Consider the WCC Tournament, which begins this weekend. Or maybe I shold say, consider the Zappos.com WCC Tournament, which begins this weekend in Las Vegas. When the conference moved the tournament from campus sites a few years ago, it cited Vegas’ central location and the fairness of playing the thing at a neutral spot. Soon, the conference started using the images of its players (including Matt Bouldin last season, for example) to market the event which was deemed enough of a success for the conference to keep coming back. Ironically, though, those very same players whose images were used to market the tournament can’t stop at the sports book on their way to the games without being banned for life for violating NCAA rules. Meantime, the executives at Zappos or the heads at ESPN (which holds broadcast rights for the tournament) or the coaches who get bonus checks for winning the damn thing are free to keep cashing in without anyone batting an eye. Even more, thanks to revenue sharing, every school in the WCC takes a portion of the overall tournament profits as well as a share of the money earned by which ever team wins the conference tournament and moves on the the NCAA Tournament. What do the players get? The chance to earn a fine arts degree on someone else’s dime! Yipee! (It should be noted that even professional leagues won’t put teams in Las Vegas because they’re afraid of the implications. The NCAA, though, has no problems with it. Maybe it figures that everyone else it getting ripped off in Vegas, so why not the unpaid athletes as well.)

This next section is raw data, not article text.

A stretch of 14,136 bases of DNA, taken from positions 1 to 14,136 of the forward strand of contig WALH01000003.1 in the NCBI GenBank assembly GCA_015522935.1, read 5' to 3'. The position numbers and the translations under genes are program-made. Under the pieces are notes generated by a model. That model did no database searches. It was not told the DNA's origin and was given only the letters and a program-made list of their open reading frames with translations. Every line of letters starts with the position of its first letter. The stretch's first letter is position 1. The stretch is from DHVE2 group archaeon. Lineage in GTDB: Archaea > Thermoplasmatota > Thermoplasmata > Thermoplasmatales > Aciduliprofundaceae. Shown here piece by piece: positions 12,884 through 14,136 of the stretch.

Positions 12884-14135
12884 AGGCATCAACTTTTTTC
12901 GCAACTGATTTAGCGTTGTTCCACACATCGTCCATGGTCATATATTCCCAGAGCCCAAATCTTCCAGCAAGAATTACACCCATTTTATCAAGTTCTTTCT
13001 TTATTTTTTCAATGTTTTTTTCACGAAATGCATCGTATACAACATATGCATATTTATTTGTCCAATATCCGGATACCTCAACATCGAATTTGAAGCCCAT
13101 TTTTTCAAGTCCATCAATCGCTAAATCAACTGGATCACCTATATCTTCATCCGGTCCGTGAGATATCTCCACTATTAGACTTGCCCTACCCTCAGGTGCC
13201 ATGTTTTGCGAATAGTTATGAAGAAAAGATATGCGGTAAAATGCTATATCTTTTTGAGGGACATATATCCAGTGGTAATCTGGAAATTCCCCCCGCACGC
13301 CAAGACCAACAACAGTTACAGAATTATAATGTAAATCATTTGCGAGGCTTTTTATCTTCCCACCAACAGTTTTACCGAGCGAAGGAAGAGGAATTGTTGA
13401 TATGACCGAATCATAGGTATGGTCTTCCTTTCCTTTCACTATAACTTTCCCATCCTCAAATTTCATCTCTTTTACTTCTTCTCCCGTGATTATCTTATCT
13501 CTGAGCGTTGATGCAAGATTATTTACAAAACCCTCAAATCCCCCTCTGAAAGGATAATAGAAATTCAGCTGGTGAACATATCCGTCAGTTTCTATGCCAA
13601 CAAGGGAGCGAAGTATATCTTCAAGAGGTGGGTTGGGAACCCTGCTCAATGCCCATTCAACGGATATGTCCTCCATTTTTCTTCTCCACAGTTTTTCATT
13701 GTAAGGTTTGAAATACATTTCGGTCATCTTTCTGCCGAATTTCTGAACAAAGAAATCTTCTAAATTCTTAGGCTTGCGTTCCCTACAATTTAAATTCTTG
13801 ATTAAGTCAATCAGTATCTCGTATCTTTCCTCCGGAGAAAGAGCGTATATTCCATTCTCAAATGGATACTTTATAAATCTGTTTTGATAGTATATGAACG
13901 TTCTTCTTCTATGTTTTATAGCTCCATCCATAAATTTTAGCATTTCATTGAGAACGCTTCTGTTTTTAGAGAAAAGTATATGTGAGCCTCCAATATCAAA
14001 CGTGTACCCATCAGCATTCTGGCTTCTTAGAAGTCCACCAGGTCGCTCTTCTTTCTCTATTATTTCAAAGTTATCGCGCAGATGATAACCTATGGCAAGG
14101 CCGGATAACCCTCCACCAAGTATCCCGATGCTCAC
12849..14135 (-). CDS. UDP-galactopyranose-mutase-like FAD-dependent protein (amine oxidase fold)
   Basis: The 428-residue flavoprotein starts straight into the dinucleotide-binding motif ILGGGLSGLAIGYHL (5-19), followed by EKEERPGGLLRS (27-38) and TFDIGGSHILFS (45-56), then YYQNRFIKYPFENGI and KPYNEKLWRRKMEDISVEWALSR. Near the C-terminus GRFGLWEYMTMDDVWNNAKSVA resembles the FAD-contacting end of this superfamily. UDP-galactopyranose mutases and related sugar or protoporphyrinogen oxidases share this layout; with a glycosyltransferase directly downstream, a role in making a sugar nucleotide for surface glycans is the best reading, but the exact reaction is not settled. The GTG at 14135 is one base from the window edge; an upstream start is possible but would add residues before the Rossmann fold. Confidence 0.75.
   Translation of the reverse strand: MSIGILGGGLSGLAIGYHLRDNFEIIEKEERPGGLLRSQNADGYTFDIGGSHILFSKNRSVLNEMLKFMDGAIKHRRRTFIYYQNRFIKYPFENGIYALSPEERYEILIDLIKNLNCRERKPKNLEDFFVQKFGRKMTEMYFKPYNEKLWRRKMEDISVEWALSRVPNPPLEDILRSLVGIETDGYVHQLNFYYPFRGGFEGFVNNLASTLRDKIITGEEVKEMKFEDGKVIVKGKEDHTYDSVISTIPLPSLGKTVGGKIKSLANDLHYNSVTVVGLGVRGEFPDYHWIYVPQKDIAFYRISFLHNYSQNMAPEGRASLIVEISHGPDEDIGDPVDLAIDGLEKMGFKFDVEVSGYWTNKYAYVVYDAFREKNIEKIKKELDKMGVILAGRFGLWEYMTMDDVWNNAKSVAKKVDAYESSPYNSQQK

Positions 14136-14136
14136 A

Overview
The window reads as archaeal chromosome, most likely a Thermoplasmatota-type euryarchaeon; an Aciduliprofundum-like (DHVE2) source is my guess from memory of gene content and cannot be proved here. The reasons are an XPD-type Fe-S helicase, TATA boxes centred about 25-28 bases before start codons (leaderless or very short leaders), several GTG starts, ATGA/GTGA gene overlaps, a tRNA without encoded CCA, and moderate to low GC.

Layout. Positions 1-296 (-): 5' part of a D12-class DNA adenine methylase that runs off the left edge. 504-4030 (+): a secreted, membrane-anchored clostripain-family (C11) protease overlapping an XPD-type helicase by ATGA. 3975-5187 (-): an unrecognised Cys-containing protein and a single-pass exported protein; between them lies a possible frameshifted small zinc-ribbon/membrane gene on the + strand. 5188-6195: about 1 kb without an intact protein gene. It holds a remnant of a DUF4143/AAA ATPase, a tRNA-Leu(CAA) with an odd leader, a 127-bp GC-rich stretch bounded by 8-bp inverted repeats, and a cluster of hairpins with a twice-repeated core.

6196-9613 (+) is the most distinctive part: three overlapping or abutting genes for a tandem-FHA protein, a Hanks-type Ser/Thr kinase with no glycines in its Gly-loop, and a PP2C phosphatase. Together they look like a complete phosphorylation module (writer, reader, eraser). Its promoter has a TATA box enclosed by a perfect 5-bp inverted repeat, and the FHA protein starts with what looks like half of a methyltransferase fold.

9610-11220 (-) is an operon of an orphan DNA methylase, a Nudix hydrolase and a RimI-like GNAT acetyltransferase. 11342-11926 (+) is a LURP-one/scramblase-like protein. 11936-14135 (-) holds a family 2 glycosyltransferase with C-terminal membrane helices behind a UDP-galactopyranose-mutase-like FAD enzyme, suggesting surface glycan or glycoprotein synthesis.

Such a situation is ludicrous. So much so, in fact, that if I were an athlete in a big-time revenue sport like basketball or football, I’d hit the streets and convince as many of my teammates and opponents as I could to follow me. You want to keep making bank off my sweat, CBS/Nike/the WCC? Then you better pay me, because I’m not playing again until you do. But since I’m not, I’ll just do the rational thing and offer a solution. So here goes.
The La Revolucion Fool-Proof Solution to Guilt-Free Exploitation of College Athletes
The idea that college athletes shouldn’t be paid for what they do is based on an outdated ideal: amateurism. Forever people have held up college athletes as the ultimate amateurs. They play the game because they love it then they put on their letterman’s sweater and go home with some bobby-socked cheerleader on their arm. Of course that’s not the case and hasn’t been for years but it’s just the sort of image that gets propped up so people can feel good about ignoring money’s influence and impact on college athletics, particularly big-time college athletics. But money is everywhere in these sports. Robert Hutchins tried to run away from it, people now try to hide their eyes when they see it. Why not just embrace it? My solution does just that while rewarding college athletes for their hard work on the field (and, as you will see, in the classroom) with something a little more tangible than free tuition.